Motive: target, objective, purpose.
Ambition: desire, aim.
Appointed: designated, nominated, selected.
Customs: rituals, conventions.
Athlete: sportsman, gymnast.
Wild: rash, reckless, violent.
Hurdles: hedges, fences, railings.
Argued: differed, opposed.

Pg #39

Preach: declare, announce.
Glory: prestige, majesty.
Throne: royal, seat, sovereignty.
Wore Down: reduced, overcame.
Exhibiting: demonstrating, displaying, presenting.
Strengthen: toughen, stiffen, give strength.
Rights: privileges, interests, benefits.
Victorious: winning, triumphant.
Accursed: damned, cursed.
Duly: properly, correctly.
Created: generated, originated, initiated.
Inaugurate: launch, initiate.
Cheap: economical. low priced.
Ceremony: celebration, ritual.
Gay: bright, richly colored.
Wound: intertwined, knoffed, interlaced.
Arranged: ordered, lined up, organized.
Polished: gleaming, sparkling.
Splendid: grand, magnificent.
Utterly: totally, completely, entirely.
Crowing: completion, perfection.
Melancholy: sad, gloomy, sorrowful.

Pg # 40

Lean On: bent, recline, repose.
Slightly: a little, somewhat.
Expressions: impressions.
Royal: Majestic, sovereign.
Applause: clapping, cheering, ovation.
Broke Out: started.
Assuring: ensuring, confirming.
Expected: demanded, required.
Bows: compliments, inclination of the body.
Uttered: let out, gave,emitted.
Sigh: moan, groan.
Mourning: lamenting, grieving.
Given Up: abandoned, left off.

Written By: Asad Hussain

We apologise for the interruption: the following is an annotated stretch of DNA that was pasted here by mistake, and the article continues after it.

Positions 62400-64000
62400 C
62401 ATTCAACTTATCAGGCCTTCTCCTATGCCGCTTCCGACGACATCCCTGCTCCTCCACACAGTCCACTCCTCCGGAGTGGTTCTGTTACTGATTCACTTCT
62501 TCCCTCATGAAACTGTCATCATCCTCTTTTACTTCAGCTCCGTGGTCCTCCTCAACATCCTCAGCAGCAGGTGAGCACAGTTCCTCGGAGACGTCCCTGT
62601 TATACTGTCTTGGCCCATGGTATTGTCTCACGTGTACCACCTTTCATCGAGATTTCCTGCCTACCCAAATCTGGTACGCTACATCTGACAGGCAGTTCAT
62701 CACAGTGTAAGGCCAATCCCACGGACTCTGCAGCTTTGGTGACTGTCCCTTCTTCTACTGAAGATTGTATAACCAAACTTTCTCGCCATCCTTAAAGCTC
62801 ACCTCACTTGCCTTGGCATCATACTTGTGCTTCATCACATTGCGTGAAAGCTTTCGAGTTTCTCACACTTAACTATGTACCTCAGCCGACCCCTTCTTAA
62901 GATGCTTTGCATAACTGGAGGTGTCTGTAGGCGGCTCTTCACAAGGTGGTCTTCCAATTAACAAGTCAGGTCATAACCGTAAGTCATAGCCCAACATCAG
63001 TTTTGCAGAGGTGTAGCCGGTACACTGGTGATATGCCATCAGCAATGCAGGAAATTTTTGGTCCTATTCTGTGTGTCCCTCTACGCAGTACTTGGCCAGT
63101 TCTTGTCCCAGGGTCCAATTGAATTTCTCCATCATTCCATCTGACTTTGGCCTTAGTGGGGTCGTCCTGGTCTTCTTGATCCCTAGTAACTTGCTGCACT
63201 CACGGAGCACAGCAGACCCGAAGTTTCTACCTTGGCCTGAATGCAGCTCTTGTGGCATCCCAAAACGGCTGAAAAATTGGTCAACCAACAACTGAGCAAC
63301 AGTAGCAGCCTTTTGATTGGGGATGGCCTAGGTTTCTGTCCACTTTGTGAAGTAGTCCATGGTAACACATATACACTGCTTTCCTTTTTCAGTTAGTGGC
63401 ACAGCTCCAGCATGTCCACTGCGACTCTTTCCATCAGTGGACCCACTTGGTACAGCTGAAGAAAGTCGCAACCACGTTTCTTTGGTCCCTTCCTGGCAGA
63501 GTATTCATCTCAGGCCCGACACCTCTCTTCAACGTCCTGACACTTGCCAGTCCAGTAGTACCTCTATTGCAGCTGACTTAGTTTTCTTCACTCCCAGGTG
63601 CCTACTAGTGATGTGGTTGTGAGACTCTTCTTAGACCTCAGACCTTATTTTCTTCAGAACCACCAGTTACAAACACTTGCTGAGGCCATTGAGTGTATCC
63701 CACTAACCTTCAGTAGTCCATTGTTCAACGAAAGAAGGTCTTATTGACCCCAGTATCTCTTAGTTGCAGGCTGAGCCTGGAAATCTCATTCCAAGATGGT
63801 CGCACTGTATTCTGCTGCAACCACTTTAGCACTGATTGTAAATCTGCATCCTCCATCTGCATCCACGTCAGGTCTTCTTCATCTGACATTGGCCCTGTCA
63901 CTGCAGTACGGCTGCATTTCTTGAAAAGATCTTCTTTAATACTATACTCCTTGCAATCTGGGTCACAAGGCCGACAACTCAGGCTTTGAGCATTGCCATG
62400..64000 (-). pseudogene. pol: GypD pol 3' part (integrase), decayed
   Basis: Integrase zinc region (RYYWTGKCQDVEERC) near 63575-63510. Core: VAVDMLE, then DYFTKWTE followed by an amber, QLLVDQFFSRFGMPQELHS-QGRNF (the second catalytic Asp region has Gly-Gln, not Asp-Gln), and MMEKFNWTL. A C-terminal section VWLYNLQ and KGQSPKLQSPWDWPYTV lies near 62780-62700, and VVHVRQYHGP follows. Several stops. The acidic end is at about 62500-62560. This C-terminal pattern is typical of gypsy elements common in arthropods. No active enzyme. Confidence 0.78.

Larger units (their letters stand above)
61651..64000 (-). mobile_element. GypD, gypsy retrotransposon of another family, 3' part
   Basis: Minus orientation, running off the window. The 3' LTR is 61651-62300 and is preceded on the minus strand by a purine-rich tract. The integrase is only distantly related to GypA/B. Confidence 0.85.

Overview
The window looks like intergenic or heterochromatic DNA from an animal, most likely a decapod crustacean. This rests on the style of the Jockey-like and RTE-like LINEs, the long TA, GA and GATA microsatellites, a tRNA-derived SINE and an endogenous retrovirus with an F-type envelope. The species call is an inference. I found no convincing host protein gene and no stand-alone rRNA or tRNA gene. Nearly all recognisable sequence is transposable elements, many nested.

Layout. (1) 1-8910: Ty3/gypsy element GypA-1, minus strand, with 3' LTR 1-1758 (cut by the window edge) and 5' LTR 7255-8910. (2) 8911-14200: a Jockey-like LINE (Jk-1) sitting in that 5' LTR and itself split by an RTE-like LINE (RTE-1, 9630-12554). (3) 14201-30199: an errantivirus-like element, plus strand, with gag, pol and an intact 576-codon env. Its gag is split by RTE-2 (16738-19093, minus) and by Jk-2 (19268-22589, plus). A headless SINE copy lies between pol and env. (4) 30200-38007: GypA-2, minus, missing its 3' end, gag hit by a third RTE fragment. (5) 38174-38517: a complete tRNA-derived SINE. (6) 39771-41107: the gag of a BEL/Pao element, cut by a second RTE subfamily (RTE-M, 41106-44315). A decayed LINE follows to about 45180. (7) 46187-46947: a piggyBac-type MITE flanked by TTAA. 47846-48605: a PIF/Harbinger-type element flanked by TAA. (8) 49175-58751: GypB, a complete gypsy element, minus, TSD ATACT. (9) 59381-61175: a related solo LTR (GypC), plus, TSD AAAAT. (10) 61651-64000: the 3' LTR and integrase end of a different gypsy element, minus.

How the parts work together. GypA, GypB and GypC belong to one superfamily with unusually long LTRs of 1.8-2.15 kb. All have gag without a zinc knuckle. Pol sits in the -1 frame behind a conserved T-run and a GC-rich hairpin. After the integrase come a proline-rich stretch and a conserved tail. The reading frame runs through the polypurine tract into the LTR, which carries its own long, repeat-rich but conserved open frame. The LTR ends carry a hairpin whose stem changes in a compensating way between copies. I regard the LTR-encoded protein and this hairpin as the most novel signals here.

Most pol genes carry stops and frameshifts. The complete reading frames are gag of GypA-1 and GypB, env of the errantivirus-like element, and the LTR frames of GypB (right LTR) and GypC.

Monday, 12 January 2015

Intermediate F.Sc F.A ICS English XI Synonyms Times

                Intermediate English XI Synonyms Times

Break down: demolish, destroy, lose.
Build up: construct, develop, enlarge, expand.
Cast away: jettison, discard, give up, throw away, reject, fling away, toss away, hurl away.
Dance: enjoy, be pleased, get pleasure.
Ecclesiastes: a chapter of Bible.
Embrace: grip, clinch, cuddle, hug, adopt, welcome, clasp, enfold, grasp.
Gather: collect, bring together, congregate, assemble.
Get: acquire, obtain, achieve.
Keep: contain, possess, retain, have.
Lose: deprived of, suffer a loss, be defeated.
Plant: sow, cultivate, grow, raise.
Pluck opp: gather, harvest, reap, garner.
Purpose: aim, goal, plan, objective, mission, target, motive, intention, cause, function.
Refrain: abstain, avoid, keep from, desist, renounce.
Rend: tear, rip, rive, shred, split, slit, scratch, slash.
Season: time, period, term, spell.
Sew: fasten, join, stitch, mend, darn, baste.
The heaven: sky.
Weep: cry, moan, wail, howl, blubber.

Written By: Asad Hussain

Sunday, 11 January 2015

Intermediate F.Sc F.A ICS English XI Synonyms In the Street of the Fruit Stalls

                      Intermediate English XI Synonyms

                         In the Street of the Fruit Stalls

Balance: keep upright, steady, hold fast, support, sustain, level.
Wicks: strings, cord, strand of twisted fiber, thread of fabric.
Cannon balls: a bullet or solid missile fired by cannon, bombs, ammunition.
Coin: metal money.
Compacted: condensed, compressed.
Fall: drop, descend, to fall downward.
Flame: fire, blaze, flash, flare.
Fountain: jet, spring, spout.
Dew: moisture.
Glow: shine intensely, sparkle, glimmer, glisten, gleam.
Gold hot: glowing yellow with heat.
Lantern: lamp.
Orbit: range, sphere, domain, circle.
Pitted: cavity, marked with holes, uneven, spotted.
Pyramid: a solid triangular shape, three sided.
Piled: gathered, heaped accumulated, assembled, collected.